Benchmarking: Why, Who And How Often

March 16, 2007
IndustryWeek asked two panelists participating in the Benchmarking session at the IW '07 Best Plants Conference for advice on how to prepare for a benchmarking trip.

Q: How do you advise others to best prepare for a benchmarking trip to another facility?

A: While research and study are essential to building your basic understanding of Lean principles and reading up on current Lean practices are important, absolutely nothing -- no amount of reading, watching videos, attending lectures, or consulting -- will translate the visual and verbal impact of a facility tour hosted by enthusiastic implementers of Lean.

Although we have gained value from every benchmarking trip, some were certainly better than others. The best visits were those companies that had been publicly recognized as successful implementers, or otherwise had established a good reputation in the Lean community. A list of previous IndustryWeek's Best Plants Top 10 Winners and Finalists can provided a list of benchmarking candidates.

Herb Bradshaw
Director of Lean Enterprise & Plant ManagerThomas & Betts Corp. -- 2005 IW Best Plants WinnerQ: Do you have a helpful hint for someone going to benchmark another facility that would help make the trip more productive/beneficial?

A: I would recommend researching the specific company and facility you plan to visit. It will go a long way toward making the trip productive. We always meet with our team members before the trip to develop a list of specific areas of interest and questions. For example safety has been a concern in recent years. Companies have been trying to eliminate minor cuts and scrapes in handling large steel coils down to small metal parts. We would certainly ask a metal stamper what their experience has been and what actions proved successful. These questions tie directly back to the reasons the site was originally selected. If you do a little homework every benchmarking experience will be valuable.

Q: How do you advise others to best prepare for a benchmarking trip to another facility?

A: Several years ago when we began our benchmarking process, Scotsman developed a benchmarking guide. The guide is in the form of a binder with a cover page that records the facility to be visited, location, date, primary contacts, persons attending and primary purpose of the visit. Subsequent pages within the guide are organized in categories including; general questions, employee involvement, quality management, productivity management, finished inventory management, purchased material management, safety, in-process flow and replenishment processes and continuous improvement processes. Additional sheets are added when more specific areas are included in the visit.

Greg Jarvis
Assistant Plant Manager & Quality Assurance ManagerScotsman Ice Systems -- 2006 IW Best Plants WinnerThe benchmarking team is usually comprised of a balance of senior management, middle managers and team leaders. he participants are selected based on the nature of the benchmarking visit. We choose individuals based on their ability to ask probing questions as well as their familiarity with the process being benchmarked.

The benchmarking team is generally broken down into small two-person teams to focus on assigned segments of the benchmarking guide.The focused team is responsible for recording the information on their specific guideline pages, asking additional probing questions, obtaining points of contact for follow-up questions and completing an initial summary of their findings.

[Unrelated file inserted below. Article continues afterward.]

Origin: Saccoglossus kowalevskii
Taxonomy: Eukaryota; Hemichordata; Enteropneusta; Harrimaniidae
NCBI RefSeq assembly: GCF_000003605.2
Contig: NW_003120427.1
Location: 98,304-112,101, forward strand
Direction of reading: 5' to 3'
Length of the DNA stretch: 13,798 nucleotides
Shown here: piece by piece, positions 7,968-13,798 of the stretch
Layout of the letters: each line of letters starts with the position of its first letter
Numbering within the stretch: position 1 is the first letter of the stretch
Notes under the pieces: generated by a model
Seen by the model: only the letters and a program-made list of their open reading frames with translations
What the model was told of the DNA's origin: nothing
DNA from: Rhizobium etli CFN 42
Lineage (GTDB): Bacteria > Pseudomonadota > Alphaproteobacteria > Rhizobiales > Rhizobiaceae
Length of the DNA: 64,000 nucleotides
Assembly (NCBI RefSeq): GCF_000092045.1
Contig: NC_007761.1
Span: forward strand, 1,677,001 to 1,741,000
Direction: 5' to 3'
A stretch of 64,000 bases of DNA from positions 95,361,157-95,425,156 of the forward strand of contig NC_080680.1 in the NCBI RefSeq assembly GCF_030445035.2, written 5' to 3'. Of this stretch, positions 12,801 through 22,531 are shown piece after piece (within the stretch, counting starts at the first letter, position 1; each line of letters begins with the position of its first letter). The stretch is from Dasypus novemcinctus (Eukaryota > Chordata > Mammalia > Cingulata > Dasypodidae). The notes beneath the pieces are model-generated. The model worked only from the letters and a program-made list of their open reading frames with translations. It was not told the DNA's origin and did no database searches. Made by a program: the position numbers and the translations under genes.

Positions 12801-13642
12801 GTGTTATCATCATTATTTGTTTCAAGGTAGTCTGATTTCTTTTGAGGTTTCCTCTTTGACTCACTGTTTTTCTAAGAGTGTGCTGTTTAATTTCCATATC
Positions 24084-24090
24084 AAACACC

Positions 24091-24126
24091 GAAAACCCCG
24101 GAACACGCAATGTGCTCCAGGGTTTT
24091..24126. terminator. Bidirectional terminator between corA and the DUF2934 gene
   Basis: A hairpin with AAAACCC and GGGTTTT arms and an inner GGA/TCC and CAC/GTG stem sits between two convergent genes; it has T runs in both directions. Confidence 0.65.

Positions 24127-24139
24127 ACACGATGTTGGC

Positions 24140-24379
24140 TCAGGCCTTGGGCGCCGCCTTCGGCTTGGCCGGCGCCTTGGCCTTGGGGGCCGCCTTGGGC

Following the benchmark visit, the information from the focused teams is incorporated into a master guideline with all pages completed. The team then meets to discuss the guideline, agree on accuracy of recorded information and identify potential areas for follow-up. The team discusses aspects of the benchmark that are applicable or can be modified to meet our improvement needs.

Benchmarking started for lean improvements in the late 1980's. Over the past 25 years, the benchmarking process has evolved from a quest for general knowledge, with many areas of opportunity for improvement, to a more focused approach, usually keying on one or two areas for improvement. The benchmark guide is less extensively utilized on a focused visit.

To hear more about this topic attend the IW Best Plants Conference, April 24-25, 2007 at the Indiana Convention Center & RCA Dome, Indianapolis, Indiana. The session Benchmarking: Why, Who and How Often: Advice from IW Best Plant Winners will be held on Tuesday, April 24, 2007 at 10:00 a.m. To register for the conference and view the entire list of speakers visit
Q: Do you have a helpful hint for someone going to benchmark another facility that would help make the trip more productive/beneficial?

A: The benchmark guideline provides a structure for planning, execution and evaluation for the visit. This also serves as a record for reference and later discussion. With this tool, we are not tourists, but investigators.

Balance the participants with those who will evaluate the processes along with participants that would benefit from just seeing the potential future state process first hand. We take hourly team leaders on most benchmark visits so they can see for themselves how others operate and can bring some of that influence back to their teams.

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